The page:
During the general session of the 2020 RLH Corp. Virtual Conference and Expo, MMGY founder Peter Yesawich shared some updates on industry trends from the travel and hospitality marketing agency’s Travel Sentiment Index.
Peaks and Valleys
The index, Yesawich explained, is the travel industry corollary of the consumer confidence index, dating back to 2007 and the beginnings of the global financial crisis. “As we look back into 2008 and 2009, there was a significant increase in the TSI,” he said. “What was interesting is that it was only one of the six things that we measured that was producing that, and that was the affordability of travel.”
At that time, he said, the marketing strategy embraced by not just the lodging business, but every travel service supplier, was discounting. “And the publicity ... of those discounts is what, in fact, drove the increase in the TSI.”
Since 2014, the industry has been doing well, with occupancies rising and more pricing power in terms of rates, Yesawich said. The index plateaued about 18 months to two years ago, holding steady until the COVID-19 pandemic caused a “precipitous decline.”
Today, the aggregate value of the TSI is now about 91 percent or 9 percent below what it was in the first quarter of 2007 when the index began. Nearly half—44 percent—of American adults surveyed told MMGY as of this past spring that they were planning an overnight trip in the course of the next six months. In 2019, Yesawich said, that number was 61 percent.
In addition, as of this spring, only 25 percent of adults expressed intention to take at least one business trip. “Our intention to take a leisure trip is twice as high as it is for business,” Yesawich said, emphasizing that demand for leisure travel services is not only what is driving primary demand for the lodging business in America today, but is what's going to help drive recovery after COVID.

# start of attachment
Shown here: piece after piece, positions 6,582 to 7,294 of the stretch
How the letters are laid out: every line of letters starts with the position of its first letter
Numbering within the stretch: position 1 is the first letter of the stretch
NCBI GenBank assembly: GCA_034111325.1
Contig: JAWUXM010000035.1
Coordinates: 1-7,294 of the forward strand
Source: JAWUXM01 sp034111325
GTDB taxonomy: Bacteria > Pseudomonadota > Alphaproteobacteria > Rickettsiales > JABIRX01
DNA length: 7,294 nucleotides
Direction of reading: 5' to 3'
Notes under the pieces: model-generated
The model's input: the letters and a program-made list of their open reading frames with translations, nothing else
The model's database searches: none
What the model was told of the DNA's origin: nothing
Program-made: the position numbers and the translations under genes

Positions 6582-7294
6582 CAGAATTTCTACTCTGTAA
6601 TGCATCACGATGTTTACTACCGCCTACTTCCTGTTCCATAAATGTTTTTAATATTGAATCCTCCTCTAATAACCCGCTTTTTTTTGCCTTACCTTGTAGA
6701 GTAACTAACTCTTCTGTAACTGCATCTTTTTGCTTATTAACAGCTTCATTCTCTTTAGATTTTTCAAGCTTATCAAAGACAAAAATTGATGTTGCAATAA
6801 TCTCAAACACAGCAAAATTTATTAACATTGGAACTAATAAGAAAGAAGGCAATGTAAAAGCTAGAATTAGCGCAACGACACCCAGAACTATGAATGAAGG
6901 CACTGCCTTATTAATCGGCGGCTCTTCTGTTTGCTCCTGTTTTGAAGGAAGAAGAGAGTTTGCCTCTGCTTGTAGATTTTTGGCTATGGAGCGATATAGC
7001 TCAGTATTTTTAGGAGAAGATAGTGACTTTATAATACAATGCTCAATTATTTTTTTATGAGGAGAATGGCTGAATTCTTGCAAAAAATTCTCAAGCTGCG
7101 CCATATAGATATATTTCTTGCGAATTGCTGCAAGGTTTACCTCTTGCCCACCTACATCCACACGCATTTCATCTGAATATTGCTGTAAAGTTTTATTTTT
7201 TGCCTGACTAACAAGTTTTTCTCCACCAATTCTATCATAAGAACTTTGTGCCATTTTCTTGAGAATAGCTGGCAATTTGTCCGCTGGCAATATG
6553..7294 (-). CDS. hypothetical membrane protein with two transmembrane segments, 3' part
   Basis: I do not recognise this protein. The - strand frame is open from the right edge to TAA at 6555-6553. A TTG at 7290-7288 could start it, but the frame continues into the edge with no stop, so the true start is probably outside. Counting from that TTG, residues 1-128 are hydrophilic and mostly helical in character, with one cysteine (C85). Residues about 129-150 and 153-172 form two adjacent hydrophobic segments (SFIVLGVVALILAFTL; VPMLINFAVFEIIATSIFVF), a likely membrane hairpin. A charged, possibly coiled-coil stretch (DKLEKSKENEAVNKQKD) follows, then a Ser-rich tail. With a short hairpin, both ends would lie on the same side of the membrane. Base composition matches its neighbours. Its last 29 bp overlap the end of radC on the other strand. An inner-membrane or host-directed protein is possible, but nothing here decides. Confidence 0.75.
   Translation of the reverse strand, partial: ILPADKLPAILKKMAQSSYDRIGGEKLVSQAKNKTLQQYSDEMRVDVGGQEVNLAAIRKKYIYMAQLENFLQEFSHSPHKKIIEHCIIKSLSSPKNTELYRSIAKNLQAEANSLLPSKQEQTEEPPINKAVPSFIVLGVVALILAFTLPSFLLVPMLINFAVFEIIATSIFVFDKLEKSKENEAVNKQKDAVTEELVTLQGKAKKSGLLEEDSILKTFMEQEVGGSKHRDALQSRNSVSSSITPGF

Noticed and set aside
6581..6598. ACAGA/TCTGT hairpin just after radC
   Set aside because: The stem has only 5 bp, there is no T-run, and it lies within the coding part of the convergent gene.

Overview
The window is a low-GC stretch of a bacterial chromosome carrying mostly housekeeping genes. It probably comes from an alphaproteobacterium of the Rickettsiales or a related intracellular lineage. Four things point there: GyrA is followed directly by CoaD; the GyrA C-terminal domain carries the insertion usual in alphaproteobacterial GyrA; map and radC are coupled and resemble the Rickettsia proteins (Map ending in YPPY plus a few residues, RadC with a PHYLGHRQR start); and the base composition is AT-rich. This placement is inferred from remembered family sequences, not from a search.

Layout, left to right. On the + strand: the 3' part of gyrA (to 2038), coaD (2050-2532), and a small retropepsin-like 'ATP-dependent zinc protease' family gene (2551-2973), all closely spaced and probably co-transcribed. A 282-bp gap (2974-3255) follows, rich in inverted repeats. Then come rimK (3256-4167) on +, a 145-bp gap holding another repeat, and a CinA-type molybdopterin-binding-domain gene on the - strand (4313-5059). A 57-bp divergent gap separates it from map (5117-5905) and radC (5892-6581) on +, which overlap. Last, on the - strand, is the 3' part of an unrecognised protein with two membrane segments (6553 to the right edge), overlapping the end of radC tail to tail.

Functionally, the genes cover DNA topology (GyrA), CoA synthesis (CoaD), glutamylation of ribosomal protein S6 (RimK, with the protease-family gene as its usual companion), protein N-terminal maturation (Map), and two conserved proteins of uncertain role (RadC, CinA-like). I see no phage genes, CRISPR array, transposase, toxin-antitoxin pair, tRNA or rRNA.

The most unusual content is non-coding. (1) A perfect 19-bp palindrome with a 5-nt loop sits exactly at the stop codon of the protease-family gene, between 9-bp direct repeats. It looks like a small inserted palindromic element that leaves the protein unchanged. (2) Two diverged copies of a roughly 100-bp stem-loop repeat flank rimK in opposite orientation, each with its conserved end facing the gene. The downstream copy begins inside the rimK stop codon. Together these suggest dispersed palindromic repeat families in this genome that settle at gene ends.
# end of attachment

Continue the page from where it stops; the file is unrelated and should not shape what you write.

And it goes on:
Yesawich said two thirds of the market actively expects to take a leisure trip within the next six months, but the actual likelihood of respondents taking a leisure trip within the next six months is lower, at 42 percent. However, that is the highest it’s been since March, and up from its nadir of 31 percent in April. “There’s a little bit of encouragement here,” he said.
Another notable find is that while discounting helped the industry 12 years ago, the same tactic may not work twice. Attractive travel deals will have less influence on future travel decisions than a demonstrated decline in the spread of the virus, Yesawich predicted, and safety—or perceived safety, at least—will unlock pent-up demand. “Deals will not bring demand back,” he said. “You’re not going to be able to discount or price your way out of the dilemma.”